Photo Credit: Pip
Upon hearing the song “Lies,” some listeners might at first think that their ears are lying to them, and that they’re not in fact listening to the opening cut from Pale Waves’ third album Unwanted, but rather to veteran pop punk princess Avril Lavigne. Indeed the similarity – of both the musical approach and Pale Waves’ lead singer Heather Baron-Gracie’s voice – is impossible to deny. This is more apparent on some tracks than on others, but the Manchester, England band does manage to present some distinction at different points on the album.
In fact, the band alters the tone (somewhat) just a couple of songs in with “Hard Way,” which at least for its first half is presented as a heartfelt folk ballad (before rocking out in the second half, which also works). “Jealousy” is also good, offering up a strong instrumental break and just a hint of British ’80s new wave and as well as some fine lyrics (“In my defense, jealousy’s my best friend”). Appropriately titled “Clean” is total uptempo pop, even for this album (which is saying something), in which Baron-Grace sings with an even cuter demeanor. There’s not much problem with equally energetic “No Problem,” which also offers up solid guitar and bass parts, courtesy of band members Hugo Silvani and Charlie Wood, respectively.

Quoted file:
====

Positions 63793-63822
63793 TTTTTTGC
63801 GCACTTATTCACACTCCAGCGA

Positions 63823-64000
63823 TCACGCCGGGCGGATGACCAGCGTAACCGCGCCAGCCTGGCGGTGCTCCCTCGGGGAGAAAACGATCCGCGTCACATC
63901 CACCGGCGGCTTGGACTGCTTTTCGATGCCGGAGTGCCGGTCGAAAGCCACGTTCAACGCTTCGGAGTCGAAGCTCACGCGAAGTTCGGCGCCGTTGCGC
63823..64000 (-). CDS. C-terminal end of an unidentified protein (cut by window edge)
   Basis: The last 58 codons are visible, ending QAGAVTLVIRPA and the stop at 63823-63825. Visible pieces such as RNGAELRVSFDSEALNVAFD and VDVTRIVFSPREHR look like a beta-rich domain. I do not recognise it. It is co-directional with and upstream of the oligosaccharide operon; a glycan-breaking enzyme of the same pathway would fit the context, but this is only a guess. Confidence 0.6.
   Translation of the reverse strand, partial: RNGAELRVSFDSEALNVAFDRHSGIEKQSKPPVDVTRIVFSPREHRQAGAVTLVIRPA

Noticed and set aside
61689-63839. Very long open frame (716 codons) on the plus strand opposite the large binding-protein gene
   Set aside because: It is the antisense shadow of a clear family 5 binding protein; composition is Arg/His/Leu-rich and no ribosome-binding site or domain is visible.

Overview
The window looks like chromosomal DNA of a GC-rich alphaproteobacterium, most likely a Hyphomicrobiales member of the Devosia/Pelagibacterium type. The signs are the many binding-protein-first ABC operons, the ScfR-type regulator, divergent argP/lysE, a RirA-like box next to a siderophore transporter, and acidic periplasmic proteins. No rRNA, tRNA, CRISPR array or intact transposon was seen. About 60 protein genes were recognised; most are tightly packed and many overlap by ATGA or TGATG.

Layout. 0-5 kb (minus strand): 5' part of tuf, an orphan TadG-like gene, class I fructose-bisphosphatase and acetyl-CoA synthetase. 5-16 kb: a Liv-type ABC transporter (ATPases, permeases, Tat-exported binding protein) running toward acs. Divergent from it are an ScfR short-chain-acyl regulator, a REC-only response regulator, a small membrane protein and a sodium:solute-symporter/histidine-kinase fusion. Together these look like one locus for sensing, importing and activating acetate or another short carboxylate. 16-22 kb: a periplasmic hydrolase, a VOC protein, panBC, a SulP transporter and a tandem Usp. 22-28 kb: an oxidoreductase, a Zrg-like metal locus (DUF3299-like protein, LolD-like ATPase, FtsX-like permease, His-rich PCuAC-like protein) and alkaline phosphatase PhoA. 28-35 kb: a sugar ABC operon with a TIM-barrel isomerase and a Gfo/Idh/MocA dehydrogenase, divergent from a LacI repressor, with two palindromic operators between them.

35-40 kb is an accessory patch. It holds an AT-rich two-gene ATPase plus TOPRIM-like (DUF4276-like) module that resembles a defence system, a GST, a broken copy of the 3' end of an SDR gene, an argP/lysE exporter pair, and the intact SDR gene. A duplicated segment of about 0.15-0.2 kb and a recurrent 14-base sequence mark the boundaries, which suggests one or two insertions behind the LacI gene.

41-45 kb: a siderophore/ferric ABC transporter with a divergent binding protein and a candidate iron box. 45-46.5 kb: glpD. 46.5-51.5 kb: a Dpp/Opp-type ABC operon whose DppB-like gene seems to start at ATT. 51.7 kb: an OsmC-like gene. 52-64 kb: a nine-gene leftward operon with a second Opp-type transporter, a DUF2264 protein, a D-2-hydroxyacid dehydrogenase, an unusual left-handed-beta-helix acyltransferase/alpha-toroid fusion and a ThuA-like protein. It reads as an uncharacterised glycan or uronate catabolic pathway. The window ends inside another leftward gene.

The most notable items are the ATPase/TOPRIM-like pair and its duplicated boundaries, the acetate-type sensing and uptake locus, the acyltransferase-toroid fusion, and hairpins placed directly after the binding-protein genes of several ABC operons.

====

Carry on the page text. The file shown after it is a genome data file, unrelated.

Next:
“You’re so Vain” is not Carly Simon’s 1971 hit, but also takes lyrical aim at some unnamed individual who’s clearly full of themselves (yes, just like the other song with that title), with Baron-Gracie addressing them in a defiant, echo-y talk-sing, which she also makes work. Generally speaking, in fact, she’s been gifted with a voice that is both strong and appealing, even capable of the occasional advanced vocal task (as heard on “Numb”), and could probably make it in any number of musical genres should she care to.
It came out very recently that Travis Barker was meant to contribute to the album but was unable to due to a scheduling conflict. While the Blink-182 drummer’s presence on just about any project might, outwardly, seem welcome, in the case of this album it might instead have been the final straw, with Pale Waves officially crossing the line from formulaic to generic, had they become just another pop-punk act benefitting from Barker’s musical stamp of approval (even without Barker, Unwanted contains a song called “Act My Age,” a title which obviously recalls that of Blink-182’s 1999 pop-punk classic “What’s My Age Again?”).
“Act My Age,” is tight and fun, like most of the album. Closer “So Sick (Of Missing You)” is a mid-tempo radio-friendly pop song that also drops the “f” bomb several times, as if to continue the notion that the band is trying to show both sides of the pop-punk coin. The album has already been Top 5 in the U.K. but has yet to chart in the U.S. (for whatever one wants to take away from that). Those who want a tight and fun pop-punk album with a female lead singer are probably going to want Unwanted. Those who want rock that stands out a bit more from what else is on there, on the other hand, might not.